Cognition and Comprehension in Translational Hermeneutics
Grenzen und Möglichkeiten der (paepckeschen) Hermeneutik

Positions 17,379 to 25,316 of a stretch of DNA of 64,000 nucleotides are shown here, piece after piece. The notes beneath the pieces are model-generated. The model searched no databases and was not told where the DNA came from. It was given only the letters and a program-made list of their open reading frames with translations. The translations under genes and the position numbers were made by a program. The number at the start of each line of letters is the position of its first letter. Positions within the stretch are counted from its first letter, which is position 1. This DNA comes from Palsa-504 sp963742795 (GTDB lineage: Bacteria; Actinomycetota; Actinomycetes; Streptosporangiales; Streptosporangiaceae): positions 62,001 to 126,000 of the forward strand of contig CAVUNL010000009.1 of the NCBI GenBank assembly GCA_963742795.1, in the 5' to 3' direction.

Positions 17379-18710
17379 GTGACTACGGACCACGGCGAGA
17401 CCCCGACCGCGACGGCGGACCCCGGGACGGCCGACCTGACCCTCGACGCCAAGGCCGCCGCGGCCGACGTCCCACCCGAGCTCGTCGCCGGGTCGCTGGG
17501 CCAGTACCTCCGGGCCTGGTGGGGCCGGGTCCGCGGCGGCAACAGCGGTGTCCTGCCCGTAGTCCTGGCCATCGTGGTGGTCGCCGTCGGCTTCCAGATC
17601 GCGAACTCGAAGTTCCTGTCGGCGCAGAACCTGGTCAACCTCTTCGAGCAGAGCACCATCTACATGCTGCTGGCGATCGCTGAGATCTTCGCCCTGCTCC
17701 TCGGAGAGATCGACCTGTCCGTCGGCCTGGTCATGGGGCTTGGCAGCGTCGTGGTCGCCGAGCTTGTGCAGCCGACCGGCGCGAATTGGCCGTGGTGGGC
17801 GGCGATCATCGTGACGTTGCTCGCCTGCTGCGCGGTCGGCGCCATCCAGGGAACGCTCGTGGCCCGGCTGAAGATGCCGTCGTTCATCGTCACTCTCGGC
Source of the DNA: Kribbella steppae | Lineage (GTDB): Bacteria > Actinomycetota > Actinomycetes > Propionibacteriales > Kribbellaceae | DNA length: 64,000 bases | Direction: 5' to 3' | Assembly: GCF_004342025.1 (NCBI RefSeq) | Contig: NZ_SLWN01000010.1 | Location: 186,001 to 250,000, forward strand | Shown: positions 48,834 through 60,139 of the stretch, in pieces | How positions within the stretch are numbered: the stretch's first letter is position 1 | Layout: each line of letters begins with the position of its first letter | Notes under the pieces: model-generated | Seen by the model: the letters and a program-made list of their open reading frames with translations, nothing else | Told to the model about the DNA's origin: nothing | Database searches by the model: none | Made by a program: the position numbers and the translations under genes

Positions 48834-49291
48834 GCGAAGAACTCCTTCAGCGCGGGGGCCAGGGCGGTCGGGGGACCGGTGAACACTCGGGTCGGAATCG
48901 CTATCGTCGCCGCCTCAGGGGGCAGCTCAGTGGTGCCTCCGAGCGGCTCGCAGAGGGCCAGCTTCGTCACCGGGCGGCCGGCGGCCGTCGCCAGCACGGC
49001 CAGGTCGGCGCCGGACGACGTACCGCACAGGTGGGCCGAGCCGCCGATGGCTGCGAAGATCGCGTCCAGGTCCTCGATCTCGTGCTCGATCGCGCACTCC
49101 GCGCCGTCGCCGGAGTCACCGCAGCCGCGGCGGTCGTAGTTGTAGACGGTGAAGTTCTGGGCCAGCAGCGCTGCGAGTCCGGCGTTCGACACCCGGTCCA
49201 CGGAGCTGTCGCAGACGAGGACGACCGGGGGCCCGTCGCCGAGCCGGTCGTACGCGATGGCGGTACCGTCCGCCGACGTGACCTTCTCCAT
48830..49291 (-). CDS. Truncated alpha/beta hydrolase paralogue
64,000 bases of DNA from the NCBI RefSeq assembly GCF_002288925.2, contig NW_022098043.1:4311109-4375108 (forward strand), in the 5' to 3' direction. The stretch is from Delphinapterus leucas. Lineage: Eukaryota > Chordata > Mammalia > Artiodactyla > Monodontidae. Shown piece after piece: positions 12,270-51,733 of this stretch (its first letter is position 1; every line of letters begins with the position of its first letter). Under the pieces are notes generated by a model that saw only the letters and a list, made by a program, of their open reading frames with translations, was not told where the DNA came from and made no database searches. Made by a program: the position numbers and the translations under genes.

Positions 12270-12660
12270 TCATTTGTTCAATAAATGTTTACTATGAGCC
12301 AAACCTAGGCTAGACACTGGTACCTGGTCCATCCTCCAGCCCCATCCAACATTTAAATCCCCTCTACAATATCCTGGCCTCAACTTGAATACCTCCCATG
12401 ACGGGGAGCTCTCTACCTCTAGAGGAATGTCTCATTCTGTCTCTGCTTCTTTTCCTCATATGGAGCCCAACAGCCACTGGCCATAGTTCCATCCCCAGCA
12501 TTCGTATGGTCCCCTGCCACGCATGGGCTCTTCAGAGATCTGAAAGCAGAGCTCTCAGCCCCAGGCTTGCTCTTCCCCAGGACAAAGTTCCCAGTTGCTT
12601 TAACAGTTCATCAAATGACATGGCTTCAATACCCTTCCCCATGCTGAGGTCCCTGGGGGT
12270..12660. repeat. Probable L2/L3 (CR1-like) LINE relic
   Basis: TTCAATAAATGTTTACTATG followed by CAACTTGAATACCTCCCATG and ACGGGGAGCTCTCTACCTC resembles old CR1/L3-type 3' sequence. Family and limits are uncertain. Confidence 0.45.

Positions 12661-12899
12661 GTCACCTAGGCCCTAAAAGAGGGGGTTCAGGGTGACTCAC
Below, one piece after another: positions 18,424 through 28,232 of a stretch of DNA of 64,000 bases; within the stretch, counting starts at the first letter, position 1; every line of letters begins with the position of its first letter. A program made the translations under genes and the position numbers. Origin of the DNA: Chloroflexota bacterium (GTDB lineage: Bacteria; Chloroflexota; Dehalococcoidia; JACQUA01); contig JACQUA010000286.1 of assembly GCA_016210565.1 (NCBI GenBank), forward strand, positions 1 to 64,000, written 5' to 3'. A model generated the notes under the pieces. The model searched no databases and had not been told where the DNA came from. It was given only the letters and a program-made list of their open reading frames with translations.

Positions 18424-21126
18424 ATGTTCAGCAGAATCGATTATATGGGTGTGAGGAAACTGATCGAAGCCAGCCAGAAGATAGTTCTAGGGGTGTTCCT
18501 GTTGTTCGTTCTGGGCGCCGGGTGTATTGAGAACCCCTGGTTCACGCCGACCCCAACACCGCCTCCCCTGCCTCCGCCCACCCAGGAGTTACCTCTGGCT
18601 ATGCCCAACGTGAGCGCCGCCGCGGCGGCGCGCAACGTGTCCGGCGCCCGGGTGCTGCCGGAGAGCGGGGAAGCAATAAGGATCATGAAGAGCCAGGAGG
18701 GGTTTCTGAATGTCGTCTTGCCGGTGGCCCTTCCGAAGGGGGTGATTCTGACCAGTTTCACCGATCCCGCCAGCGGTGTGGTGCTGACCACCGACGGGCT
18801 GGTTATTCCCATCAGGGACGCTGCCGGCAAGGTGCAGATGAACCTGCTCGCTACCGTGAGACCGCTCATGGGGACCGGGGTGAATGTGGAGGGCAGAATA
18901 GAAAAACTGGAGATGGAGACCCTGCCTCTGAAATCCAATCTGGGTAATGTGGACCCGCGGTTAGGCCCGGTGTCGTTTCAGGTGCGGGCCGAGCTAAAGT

After the author explicates how his academic relationship to Paepcke began in the 1970s, he proceeds to discuss critically the latter’s reflections on language and translation. Latent contradictions in Paepcke’s conceptual framework and in his understanding of the relationship between theory and practice are brought to the fore. This conceptual tension shows that Paepcke’s understanding of and approach to dealing with texts is problematic. Using concrete examples, the author demonstrates that Paepcke did not rely on the text as the criterion for constituting meaning. Rather Paepcke relied on historically mediated conceptual constructs which were given the status of authoritative units of sense, and these units guided Paepcke in his process of establishing the meaning of the whole. The reason for this can be found in unreflected preliminary decisions that are seen as “a priori evidence.” This also explains why Paepcke’s real achievement lies in the contrastive analysis of comprehensive concepts – of traditionally rich concepts developed over the course of time (human orientation) as well as in rationalized contemporary language (functional orientation).